A pristine male Indian Cupid with its wings opened partially

Our August Butterfly of the Month is the diminutive and rare Indian Cupid (Everes lacturnus riley). With a wingspan of only about 20-25mm from wingtip to wingtip, this small butterfly frequents open grassy areas in sub-urban wastelands in Singapore. It was first observed in various areas on Pulau Ubin and Pulau Tekong, but then appeared in wastelands at Punggol and parts of Central Catchment along the forest edges.




The Indian Cupid (or referred to as the Tailed Cupid in some literature) is the only representative of the genus Everes in Singapore. The male butterfly is purple-blue on its uppersides, with narrow black borders on both wings. The female is a drab brown above with a pair of orange-crowned spots at the tornal area of the hindwings.



An Indian Cupid perched on a grass flower with its proboscis partially unfurled

The ground colour of the underside is a pale grey, marked with the usual Polyommatinae spots and streaks. The pair of large orange-crowned black spots at the tornal area of the hindwing helps to distinguish this species from several other lookalikes in Singapore e.g. the Gram Blue. The pair of long filamentous white tipped tails at vein 2 of the hindwing also helps to separate the Indian Cupid from other similar species.


An Indian Cupid perches on a grass blade on a hot sunny afternoon

The Indian Cupid has a weak erratic flight and typically flies low amongst shrubbery. The butterfly can often be found in the vicinity of its caterpillar host plant, Desmodium sp. that thrives in newly cleared roadside tables and wastelands. When active, it is skittish and not easy to approach for a good shot. However, after some time of flying restlessly, it rests with its wings upright on grass blades or on the tops of leaves.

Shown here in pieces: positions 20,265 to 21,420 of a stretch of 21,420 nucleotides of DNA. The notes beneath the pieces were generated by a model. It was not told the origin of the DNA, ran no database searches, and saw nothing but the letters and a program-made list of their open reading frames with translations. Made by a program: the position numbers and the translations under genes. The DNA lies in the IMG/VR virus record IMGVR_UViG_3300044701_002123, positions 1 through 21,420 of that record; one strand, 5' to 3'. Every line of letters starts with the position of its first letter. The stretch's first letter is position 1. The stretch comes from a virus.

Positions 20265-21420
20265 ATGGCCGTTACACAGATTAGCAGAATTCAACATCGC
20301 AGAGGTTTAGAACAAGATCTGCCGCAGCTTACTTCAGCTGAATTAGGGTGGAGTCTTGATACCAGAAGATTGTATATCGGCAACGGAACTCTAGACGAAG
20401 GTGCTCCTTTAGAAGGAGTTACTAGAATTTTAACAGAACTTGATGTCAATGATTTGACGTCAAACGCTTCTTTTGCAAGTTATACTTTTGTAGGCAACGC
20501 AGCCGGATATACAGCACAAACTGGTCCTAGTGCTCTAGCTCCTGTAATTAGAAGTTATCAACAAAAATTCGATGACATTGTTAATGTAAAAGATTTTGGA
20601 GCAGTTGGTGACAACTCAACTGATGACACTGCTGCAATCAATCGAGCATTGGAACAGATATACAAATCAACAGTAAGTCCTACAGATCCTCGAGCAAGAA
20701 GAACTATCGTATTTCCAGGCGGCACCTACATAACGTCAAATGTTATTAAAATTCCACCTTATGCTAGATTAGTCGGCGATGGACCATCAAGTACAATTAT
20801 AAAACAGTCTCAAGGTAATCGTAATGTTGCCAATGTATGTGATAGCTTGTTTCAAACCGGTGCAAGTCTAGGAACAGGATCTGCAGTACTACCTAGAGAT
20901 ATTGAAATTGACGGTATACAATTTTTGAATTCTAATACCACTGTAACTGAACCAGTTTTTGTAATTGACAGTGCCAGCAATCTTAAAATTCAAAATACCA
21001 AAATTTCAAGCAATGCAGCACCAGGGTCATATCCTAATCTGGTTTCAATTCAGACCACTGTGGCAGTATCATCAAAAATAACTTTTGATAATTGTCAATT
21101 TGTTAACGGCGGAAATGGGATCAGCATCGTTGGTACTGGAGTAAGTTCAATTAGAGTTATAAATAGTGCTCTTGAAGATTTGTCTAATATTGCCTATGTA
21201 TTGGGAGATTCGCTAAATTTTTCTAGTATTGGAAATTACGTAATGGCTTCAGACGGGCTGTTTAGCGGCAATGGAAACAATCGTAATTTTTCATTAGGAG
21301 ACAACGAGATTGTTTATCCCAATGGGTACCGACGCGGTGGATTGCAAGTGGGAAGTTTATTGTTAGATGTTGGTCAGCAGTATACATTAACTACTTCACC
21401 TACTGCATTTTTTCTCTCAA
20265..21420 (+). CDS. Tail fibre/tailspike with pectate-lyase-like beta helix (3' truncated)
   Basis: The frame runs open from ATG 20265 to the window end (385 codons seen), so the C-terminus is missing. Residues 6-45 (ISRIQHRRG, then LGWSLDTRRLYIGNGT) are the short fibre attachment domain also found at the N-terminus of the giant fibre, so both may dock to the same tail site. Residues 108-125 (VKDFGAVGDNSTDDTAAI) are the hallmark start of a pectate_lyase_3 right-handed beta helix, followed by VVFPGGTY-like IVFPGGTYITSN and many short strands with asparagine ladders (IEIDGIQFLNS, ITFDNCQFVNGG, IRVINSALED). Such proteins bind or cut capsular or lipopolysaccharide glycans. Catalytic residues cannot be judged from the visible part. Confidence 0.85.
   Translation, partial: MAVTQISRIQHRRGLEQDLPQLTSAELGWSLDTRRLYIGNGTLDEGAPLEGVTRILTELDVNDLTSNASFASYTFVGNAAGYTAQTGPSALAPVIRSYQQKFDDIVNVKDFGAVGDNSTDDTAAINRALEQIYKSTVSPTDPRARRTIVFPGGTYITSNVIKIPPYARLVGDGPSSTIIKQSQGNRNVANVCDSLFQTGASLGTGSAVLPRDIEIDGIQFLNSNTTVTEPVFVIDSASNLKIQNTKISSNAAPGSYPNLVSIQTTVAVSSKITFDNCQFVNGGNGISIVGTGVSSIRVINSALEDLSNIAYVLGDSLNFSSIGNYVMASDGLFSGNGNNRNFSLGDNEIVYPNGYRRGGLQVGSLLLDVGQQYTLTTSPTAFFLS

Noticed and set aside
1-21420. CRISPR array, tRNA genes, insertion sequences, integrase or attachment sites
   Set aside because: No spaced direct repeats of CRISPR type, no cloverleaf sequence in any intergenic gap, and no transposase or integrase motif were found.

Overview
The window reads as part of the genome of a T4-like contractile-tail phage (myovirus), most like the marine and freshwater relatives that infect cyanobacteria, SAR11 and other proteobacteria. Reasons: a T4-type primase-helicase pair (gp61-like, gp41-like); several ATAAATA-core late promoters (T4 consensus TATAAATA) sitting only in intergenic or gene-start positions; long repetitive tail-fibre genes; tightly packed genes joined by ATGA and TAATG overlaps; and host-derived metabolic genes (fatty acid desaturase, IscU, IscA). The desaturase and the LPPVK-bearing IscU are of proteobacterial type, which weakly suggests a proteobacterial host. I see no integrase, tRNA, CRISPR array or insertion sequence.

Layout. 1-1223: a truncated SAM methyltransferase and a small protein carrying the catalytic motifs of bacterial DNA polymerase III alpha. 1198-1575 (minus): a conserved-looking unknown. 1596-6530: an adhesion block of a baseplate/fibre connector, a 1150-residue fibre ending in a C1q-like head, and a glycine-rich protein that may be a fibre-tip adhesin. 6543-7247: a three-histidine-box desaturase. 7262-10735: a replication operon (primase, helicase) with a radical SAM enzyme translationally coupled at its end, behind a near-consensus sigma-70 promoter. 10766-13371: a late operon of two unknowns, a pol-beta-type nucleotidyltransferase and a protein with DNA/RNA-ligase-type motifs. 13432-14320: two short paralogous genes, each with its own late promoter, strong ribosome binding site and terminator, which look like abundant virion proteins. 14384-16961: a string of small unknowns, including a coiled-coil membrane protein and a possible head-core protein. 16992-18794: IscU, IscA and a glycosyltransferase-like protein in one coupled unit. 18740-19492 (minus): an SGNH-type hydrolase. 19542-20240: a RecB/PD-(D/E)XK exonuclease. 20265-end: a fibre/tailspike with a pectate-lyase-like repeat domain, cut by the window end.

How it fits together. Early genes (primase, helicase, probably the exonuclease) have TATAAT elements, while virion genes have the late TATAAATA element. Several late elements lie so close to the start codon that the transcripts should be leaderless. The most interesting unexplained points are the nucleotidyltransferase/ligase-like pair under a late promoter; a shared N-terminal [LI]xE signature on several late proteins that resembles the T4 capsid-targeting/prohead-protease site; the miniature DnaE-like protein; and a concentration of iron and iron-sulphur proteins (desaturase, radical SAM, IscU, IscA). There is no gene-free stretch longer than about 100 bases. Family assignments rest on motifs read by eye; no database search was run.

Being a small butterfly, it can be overlooked, or confused with other lookalike Lycaenidae like the Nacaduba, Prosotas or Euchrysops. Its flight characteristic is similar, hence any small butterfly fluttering erratically amongst low bushes and grassy areas should be given a second look to ascertain its identity. Where it occurs, there are often sightings of more than just one individual. However, it can disappear from a location for years, before re-appearing again elsewhere.

Text by Khew SK : Photos by Khew SK, Koh CH, Loh MY and Jonathan Soong

10 August 2019

Red and White

Red and White
Happy 54th Birthday, Singapore!



Our little red dot celebrated its 54th Birthday on 9 Aug 2019. This marks 54 years after separation from Malaysia back in 1965, where Singapore became an independent nation. This year, the theme “Our Singapore” commemorates Singapore's bicentennial and allows us to tell Our Singapore story from past to present. 1819 was one of the key turning points that set Singapore on a new trajectory. It was the year that Sir Stamford Raffles, along with William Farquhar, arrived in Singapore. The Singapore Bicentennial in 2019 marks the 200th anniversary of the British arrival in Singapore.



In a volatile and troubled world - from global trade wars to climate change, a small island-state like Singapore is subject to all manner of uncertainties and turbulence in international affairs. This year's National Day Theme, "Our Singapore" focuses on galvanising the population to face the challenges ahead. “Our” emphasises the collective ownership of Singapore. The residents are now living the dreams of our pioneers, and we ourselves are now the pioneers of our future.